There’s a wonderful old song by Jimmy Durante about the pleasures of reading. It goes like this:
Hey, I read a book!
I’ll never forget the day I read a book. It was contagious, seventy pages. There were pictures here and there, So it wasn’t hard to bear, The day I read a book. It’s a shame I don’t recall the name of the book. It wasn’t a history. I know because it had no plot. It wasn’t a mystery, because nobody there got shot. The day I read a book ? I can’t remember when, But one o’ these days, I’m gonna do it again.
I was reminded of that over the holidays when I did just that; I read a book.
Now, there shouldn’t be anything wonderful or marvelous or unusual about reading a book, people do it every day. But I hardly ever seem to have the time to sit down and read a book cover to cover. Every day I read a couple of newspapers, scan several news websites and read a few political blogs. Each week I read several news or current affairs magazines. But read a book? Who has the time.
That’s why it was so delicious to have the time to put all those newspapers and magazines aside for a few days and open a good book (an anthology of Graham Green’s work including “The Heart of the Matter” – if you must know). It was a real treat to get lost in the world that the author created, to get inside the characters and try to understand their motivations and actions. I even enjoyed the little moments when I felt frustrated because I was going to have to stop reading so I could go and do something else fun!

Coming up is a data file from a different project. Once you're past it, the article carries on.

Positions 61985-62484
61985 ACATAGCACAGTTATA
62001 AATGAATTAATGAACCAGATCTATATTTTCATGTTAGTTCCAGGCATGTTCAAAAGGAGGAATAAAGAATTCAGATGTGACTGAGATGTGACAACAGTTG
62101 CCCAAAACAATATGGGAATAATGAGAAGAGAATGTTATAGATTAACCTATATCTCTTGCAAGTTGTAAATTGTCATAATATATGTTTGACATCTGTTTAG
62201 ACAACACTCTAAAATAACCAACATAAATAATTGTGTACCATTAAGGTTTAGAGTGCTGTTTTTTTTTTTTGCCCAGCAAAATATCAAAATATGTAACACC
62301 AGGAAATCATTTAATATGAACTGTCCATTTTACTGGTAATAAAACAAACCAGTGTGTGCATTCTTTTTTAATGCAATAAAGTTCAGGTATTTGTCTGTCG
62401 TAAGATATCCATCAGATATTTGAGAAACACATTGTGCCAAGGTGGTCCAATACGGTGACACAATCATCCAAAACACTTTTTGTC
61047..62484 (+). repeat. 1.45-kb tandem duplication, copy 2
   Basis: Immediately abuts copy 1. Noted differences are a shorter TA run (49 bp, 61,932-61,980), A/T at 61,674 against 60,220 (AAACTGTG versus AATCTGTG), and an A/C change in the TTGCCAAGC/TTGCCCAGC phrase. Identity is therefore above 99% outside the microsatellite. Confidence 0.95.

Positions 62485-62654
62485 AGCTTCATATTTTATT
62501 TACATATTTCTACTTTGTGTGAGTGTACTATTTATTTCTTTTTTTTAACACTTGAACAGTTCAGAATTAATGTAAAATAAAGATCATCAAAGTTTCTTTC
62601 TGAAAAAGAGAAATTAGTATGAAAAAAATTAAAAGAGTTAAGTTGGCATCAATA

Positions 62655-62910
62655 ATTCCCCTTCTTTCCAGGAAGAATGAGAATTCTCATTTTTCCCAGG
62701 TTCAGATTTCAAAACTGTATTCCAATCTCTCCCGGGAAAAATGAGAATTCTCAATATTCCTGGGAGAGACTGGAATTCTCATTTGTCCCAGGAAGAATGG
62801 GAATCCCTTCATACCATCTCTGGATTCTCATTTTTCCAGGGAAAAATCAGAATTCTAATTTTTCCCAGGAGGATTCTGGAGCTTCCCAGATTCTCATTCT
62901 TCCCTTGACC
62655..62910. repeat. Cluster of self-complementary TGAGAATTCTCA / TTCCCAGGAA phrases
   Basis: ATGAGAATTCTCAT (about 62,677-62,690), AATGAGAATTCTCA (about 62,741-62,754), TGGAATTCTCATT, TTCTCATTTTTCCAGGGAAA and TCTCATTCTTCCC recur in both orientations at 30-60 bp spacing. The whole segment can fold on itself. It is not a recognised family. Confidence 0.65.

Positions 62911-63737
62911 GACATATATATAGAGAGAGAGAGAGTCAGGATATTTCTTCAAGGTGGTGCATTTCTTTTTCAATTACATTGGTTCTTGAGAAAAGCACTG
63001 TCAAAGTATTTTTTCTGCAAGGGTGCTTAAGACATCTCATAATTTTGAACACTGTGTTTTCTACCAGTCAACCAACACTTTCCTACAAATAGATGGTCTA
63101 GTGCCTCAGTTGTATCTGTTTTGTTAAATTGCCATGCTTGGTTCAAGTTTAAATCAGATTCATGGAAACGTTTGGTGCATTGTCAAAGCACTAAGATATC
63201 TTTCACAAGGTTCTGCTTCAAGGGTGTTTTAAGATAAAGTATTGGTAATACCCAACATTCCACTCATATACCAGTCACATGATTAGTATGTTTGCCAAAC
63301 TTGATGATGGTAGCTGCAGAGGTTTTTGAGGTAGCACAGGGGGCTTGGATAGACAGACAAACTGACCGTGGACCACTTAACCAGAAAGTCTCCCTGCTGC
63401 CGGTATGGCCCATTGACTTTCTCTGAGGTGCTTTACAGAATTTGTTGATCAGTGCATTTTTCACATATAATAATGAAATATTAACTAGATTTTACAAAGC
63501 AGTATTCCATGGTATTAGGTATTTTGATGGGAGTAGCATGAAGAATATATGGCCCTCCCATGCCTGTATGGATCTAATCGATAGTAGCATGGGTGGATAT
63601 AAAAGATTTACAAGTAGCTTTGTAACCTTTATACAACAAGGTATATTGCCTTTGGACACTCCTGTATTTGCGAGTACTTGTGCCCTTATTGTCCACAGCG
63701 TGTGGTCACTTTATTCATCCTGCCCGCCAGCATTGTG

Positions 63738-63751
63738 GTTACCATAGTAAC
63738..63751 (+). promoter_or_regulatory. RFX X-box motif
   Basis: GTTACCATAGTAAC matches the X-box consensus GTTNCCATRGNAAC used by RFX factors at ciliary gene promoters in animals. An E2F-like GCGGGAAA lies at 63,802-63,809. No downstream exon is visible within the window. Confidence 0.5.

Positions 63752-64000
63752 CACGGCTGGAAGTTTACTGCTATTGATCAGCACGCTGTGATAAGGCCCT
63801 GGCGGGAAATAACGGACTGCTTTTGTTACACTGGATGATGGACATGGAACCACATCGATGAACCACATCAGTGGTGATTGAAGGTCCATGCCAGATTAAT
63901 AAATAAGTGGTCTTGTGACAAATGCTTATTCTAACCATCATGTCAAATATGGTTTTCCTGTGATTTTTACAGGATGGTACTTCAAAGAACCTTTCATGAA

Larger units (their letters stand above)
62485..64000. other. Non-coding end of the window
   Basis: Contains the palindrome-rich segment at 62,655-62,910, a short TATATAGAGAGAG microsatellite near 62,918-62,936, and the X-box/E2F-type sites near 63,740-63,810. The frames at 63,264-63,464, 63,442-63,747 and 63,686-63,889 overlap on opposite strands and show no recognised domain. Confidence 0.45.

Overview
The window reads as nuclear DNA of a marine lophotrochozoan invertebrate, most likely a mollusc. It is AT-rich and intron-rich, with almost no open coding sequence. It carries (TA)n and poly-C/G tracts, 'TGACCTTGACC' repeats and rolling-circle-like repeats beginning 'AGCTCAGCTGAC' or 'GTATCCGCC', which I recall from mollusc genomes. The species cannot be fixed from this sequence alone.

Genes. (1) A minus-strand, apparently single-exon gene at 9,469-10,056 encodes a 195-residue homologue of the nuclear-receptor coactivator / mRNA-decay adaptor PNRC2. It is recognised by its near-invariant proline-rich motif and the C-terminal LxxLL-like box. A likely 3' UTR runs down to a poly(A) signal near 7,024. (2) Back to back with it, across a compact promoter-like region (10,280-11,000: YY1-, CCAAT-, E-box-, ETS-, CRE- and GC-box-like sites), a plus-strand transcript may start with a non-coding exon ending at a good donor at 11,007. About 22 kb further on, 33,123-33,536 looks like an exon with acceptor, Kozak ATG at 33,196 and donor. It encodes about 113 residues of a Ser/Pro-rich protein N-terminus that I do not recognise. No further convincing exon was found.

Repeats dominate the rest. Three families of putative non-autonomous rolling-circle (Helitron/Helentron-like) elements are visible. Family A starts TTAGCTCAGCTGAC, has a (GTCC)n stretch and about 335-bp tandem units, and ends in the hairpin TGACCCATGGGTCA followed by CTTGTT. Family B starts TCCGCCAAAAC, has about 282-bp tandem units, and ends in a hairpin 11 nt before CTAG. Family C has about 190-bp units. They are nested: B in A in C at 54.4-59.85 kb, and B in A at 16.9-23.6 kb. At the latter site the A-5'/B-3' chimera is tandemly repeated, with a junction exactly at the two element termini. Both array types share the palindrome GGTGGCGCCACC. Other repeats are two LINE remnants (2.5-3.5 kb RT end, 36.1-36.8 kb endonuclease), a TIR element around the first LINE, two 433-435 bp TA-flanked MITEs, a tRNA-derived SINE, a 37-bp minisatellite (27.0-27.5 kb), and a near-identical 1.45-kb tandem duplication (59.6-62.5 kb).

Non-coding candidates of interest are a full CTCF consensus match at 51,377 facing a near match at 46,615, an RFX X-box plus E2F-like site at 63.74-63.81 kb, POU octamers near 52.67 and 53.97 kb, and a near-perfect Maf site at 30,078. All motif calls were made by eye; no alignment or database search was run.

Whenever I read a good book I’m always reminded at just how powerful words are, and how beautiful they can be. Too often in my work the words I write have to take on a very specific role and that’s merely to explain something complex or communicate something important. What little opportunity there is for flare or flourish or – god forbid – humor is quickly snuffed out by the legions of others who then have to approve and edit the work. The end product is frequently very different from the original one – sucked dry of any imagination or creativity and turned instead into a dry – albeit accurate – statement.
But good writing does more than that. It also reminds me that often we fall into a rut when writing, relying on the same words or phrases to explain or describe something instead of searching for some new way of telling the same story. That routine way of working makes for an efficient way of writing but not always for an elegant or the most effective way. It’s a shortcut but one that can produce a less-than-memorable end result.
Maybe it’s unrealistic to think about workplace communications and literature in the same way. One is all about efficiency and directness, and is often governed by legal requirements about what you can and, perhaps even more importantly, what you cannot say. The other is about creating new worlds, or helping you see your world in a different way. One is all about imagination. The other all too often shaped by a lack of it.
But I don’t accept that business writing has to be soulless. On the contrary, I think making it dull and turgid and leaden only makes it all the more likely that no one will read it or, if they do, that no one will understand or care what it’s about. To reach people, to get them to pay attention, you have to engage them, you have to entertain them before you can ever hope to really inform them. That doesn’t mean that a memo from the boss to all the staff has to be done as a limerick (though that is not a bad idea come to think of it!) or that the annual report can be done in iambic pentameter as a dramatic play. But it does mean that they can be lively and engaging and still informative.
No one ever says their goal in life is to write ‘the great American memo’ but as most of us are more likely to write a memo than a novel, and certainly much more likely to read one then maybe it’s time to change the way we think about how we write at work and make it something someone actually wants to read rather than simply hitting the ‘delete’ button as soon as they see who its from.